“I’m afraid that there are many who by strong expressions of self-condemnation and self-denunciation have sought to humble themselves, but who have to confess with sorrow that a humble spirit with its accompanying kindness and compassion, meekness and forbearance, is still as far off as ever. Being occupied with self, even having the deepest self-abhorrence, can never free us from self. It is the revelation of God not only by the Law condemning sin but also by His grace delivering from it that will make us humble. The Law may break the heart with fear; it is only grace that works that sweet humility that becomes joy to the soul as its second nature. It was the revelation of God in His holiness, drawing nigh to make himself known in His grace that made Abraham, Jacob, Job and Isaiah bow so low. It is the soul that find God to be everything that is so filled with His presence there is no place for self. So alone can the promise be fulfilled: “The pride of men brought low; the Lord alone will be exalted in that day” (Isaiah 2:11)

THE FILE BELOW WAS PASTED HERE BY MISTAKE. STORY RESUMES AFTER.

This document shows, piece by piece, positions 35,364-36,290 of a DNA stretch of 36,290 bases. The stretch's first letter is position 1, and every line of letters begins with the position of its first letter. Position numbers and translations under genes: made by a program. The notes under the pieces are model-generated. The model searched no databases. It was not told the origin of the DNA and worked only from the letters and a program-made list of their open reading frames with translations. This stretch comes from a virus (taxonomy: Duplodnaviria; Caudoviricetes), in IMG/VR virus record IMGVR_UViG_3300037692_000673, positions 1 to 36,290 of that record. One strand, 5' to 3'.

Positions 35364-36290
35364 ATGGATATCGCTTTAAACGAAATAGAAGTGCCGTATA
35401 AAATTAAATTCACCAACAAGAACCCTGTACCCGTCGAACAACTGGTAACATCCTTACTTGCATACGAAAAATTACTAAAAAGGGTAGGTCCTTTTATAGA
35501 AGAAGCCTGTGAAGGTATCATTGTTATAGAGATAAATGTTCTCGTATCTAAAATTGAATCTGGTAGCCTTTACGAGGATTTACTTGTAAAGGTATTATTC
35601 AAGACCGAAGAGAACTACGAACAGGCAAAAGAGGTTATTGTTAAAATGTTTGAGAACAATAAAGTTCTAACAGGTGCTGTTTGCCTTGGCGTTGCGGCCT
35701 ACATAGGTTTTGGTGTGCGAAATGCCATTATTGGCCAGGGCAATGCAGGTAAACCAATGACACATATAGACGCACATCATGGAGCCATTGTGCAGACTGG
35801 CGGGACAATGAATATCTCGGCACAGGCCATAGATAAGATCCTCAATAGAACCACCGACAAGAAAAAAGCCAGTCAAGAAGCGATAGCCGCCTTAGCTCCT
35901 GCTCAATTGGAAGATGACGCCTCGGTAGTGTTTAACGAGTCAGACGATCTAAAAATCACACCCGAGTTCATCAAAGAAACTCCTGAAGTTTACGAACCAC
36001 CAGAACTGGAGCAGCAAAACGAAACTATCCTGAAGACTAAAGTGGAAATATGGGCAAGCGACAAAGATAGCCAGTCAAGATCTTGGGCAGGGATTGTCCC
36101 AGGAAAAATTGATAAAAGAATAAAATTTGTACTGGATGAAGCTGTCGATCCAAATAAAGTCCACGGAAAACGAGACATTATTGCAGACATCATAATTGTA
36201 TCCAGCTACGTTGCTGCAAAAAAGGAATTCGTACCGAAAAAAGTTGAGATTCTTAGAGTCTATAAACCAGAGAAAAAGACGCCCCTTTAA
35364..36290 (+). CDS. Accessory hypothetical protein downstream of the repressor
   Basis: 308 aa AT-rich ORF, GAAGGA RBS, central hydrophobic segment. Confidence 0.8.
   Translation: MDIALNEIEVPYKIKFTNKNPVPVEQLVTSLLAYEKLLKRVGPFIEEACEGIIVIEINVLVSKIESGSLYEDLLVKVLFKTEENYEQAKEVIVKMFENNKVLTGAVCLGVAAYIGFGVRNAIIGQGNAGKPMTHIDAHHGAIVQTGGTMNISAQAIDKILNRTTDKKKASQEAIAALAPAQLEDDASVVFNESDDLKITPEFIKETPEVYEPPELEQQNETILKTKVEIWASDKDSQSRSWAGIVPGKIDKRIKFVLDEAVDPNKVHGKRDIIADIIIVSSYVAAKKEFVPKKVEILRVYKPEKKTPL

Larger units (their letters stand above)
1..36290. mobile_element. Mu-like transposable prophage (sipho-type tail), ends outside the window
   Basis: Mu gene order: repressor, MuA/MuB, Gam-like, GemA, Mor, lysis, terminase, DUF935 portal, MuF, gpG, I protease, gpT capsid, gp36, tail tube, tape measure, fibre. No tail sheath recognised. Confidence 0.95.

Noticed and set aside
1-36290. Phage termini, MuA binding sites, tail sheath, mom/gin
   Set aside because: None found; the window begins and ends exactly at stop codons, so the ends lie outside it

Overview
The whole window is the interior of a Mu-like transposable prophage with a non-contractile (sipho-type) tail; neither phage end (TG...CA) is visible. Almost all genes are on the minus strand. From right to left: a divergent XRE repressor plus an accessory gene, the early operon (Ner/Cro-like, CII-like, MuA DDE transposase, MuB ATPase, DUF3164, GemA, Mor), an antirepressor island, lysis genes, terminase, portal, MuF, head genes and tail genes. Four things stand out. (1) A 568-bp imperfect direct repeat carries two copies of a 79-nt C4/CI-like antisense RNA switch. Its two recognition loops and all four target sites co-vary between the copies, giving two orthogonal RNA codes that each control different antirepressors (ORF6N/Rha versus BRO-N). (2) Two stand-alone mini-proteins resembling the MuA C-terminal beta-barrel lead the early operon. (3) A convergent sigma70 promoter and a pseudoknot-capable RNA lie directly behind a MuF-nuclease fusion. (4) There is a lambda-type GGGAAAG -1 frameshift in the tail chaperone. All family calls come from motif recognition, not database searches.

It is the sinner basking in the full light of God’s holy, redeeming love, in the experience of that indwelling divine compassion of Christ, who cannot but be humble. Not to be occupied with your sin but to be fully occupied with God brings deliverance from self.”
Not just today, but always, I’m thankful for my husband. God has given me an amazing man to spend my life with. His commitment to Truth will never cease to amaze me. He is, quite often, directing me back to Christ, keeping me humble, and teaching me every day. He lovingly endures all kinds of questions from me as I learn and grow in Christ.
Even after waking up very early (4am) and long days at work, he comes home ready to help out here. He rarely complains about anything that needs to be done. Even though he is new to parenting, he has proven himself to be a natural daddy! He almost always reads to our girls, and answers their endless questions with patience, grace, and mercy.
I am so blessed that God gave me to a man devoted to Christ, His Church, and His Word. These are the rocks that guide Josh as he leads our family and for that I am endlessly thankful.